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The Corner for Political & Business Views — Disorders Originated from Hardship of Living


 “Five key demands, not one less” has been the slogan of many youngsters in the midst of the frequent social disorders we witnessed during the last few months. Many criticized that these people are “disrupting Hong Kong”. Others, on the contrary, said, people went onto the street because they are “having a hard time to survive”. I cannot help but ask, is it not true that people are “having a hard time to survive” in spite of the prosperity of Hong Kong?


When I said people are having a hard time, I am not saying they are in rags or like those who are living in third world countries. Instead, they are in an international city but they have to live hand to mouth. The starting salary of an ordinary university graduate is usually just a bit more than 10 thousand dollars, which is very much the same with the salaries of those graduated a decade ago. Yet, they still have to repay their student loans and take care of huge expenses related to transport, accommodation, food, medication and insurance. For those who are lucky, after working really hard for a few years, their salaries would have been increased to 30 to 40 thousand dollars. That is when they start planning for marriage and thinking how they can purchase one of those shoebox “starter homes” that costs a few million dollars — which probably is an unreachable dream. Trying to break free from the chains, some decided to start their own businesses but ended up gloomy because of the competition online and high rents.


Imagining these issues alone is an extremely tormenting experience, more than a million young people in Hong Kong, however, are really facing such pressure.


I believe this is the consequence of Hong Kong’s application of the “big market, small government” principle. The results are monopolies by large companies, a lack of diversity in economic development, wealth disparity in the society and overconsumption of resources. At the same time, the government still “holds onto” the non-intervention policy, which allows the deterioration of various imbalances.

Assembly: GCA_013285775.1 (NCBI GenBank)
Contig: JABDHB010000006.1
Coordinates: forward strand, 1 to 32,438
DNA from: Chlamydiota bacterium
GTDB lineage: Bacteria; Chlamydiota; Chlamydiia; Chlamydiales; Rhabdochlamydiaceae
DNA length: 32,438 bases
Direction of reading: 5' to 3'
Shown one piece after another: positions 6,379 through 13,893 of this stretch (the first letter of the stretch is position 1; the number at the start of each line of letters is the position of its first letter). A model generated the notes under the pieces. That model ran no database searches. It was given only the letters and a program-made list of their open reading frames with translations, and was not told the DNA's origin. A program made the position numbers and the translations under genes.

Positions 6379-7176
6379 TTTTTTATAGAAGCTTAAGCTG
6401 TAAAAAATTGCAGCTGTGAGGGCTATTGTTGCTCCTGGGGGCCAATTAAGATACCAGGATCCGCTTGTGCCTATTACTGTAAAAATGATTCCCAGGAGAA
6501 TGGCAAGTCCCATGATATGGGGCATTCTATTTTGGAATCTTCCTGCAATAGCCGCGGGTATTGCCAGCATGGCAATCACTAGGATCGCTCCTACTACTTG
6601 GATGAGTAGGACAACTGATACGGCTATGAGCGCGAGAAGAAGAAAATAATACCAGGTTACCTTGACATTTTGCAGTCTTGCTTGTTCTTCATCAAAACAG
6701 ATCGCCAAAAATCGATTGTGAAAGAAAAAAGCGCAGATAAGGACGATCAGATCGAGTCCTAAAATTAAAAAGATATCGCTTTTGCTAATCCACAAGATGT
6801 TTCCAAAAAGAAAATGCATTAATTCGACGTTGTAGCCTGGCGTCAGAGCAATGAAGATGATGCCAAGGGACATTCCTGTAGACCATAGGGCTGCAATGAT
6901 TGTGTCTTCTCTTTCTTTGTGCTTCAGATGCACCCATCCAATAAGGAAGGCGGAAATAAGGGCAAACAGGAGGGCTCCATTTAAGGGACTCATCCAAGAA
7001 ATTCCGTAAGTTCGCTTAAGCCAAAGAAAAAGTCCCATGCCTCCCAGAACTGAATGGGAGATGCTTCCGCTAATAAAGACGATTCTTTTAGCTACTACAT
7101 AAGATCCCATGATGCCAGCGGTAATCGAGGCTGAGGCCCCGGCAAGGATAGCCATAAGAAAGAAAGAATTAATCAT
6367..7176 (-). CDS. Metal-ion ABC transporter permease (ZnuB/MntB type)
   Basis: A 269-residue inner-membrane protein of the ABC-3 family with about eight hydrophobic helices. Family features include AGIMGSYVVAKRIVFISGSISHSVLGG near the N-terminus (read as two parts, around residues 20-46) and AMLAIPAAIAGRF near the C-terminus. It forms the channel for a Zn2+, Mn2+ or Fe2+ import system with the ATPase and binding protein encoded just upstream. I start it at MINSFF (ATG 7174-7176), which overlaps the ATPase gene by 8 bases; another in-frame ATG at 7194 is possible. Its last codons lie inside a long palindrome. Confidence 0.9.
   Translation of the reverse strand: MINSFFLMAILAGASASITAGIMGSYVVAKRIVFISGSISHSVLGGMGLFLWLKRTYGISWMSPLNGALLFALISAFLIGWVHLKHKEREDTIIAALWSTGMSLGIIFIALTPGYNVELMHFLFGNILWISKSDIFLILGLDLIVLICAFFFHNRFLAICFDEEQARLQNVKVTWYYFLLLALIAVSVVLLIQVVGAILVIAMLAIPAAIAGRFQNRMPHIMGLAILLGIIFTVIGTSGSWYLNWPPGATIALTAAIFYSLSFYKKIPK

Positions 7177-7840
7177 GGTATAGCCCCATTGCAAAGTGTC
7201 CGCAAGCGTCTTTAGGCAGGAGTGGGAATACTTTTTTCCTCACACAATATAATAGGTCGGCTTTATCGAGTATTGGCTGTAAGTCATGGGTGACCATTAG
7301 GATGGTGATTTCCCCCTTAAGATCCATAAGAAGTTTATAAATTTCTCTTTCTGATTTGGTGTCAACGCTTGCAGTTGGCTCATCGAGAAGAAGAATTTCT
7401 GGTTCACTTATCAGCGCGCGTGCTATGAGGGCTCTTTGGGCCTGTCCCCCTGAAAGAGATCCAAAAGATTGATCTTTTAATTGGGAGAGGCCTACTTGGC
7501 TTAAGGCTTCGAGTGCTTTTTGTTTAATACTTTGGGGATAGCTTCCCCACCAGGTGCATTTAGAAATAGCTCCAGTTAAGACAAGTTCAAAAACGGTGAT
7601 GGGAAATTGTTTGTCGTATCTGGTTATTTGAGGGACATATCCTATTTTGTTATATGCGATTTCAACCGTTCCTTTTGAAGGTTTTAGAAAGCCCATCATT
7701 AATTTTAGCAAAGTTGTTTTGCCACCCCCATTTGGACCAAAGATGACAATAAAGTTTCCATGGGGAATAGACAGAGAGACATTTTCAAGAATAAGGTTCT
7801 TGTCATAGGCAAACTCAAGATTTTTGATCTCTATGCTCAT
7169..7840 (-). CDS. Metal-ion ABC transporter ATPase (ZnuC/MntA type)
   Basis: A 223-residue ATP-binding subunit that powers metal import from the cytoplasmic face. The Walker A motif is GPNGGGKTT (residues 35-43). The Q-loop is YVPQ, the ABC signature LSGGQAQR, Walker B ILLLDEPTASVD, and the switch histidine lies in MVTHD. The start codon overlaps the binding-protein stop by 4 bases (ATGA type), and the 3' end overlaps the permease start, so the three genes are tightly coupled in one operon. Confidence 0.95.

Take property prices and rents as an example. The governments of China and Singapore have been trying their best to prevent the overheating of property markets because accommodation is very much related to the livelihood of people. It appears what they did is more forethoughtful when compared to the Hong Kong government, which allowed home prices to be out of control, to an extent that most of the population cannot afford their homes. Moreover, free market economy is not always advantageous. In the face of different issues in the market, the government should be more flexible because each policy has its own characteristics. It is advisable to take the benefits of a policy and compensate the disadvantages.


Chairman of Asia Allied Infrastructure


Dominic Pang

(This is a Chinese-to-English translation by Corporate Communications Department. The original article has been published in Headline Daily on 9 September 2019.)

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Mr. Pang Yat Ting, Dominic


By Mr. Pang Yat Ting, Dominic


Executive Director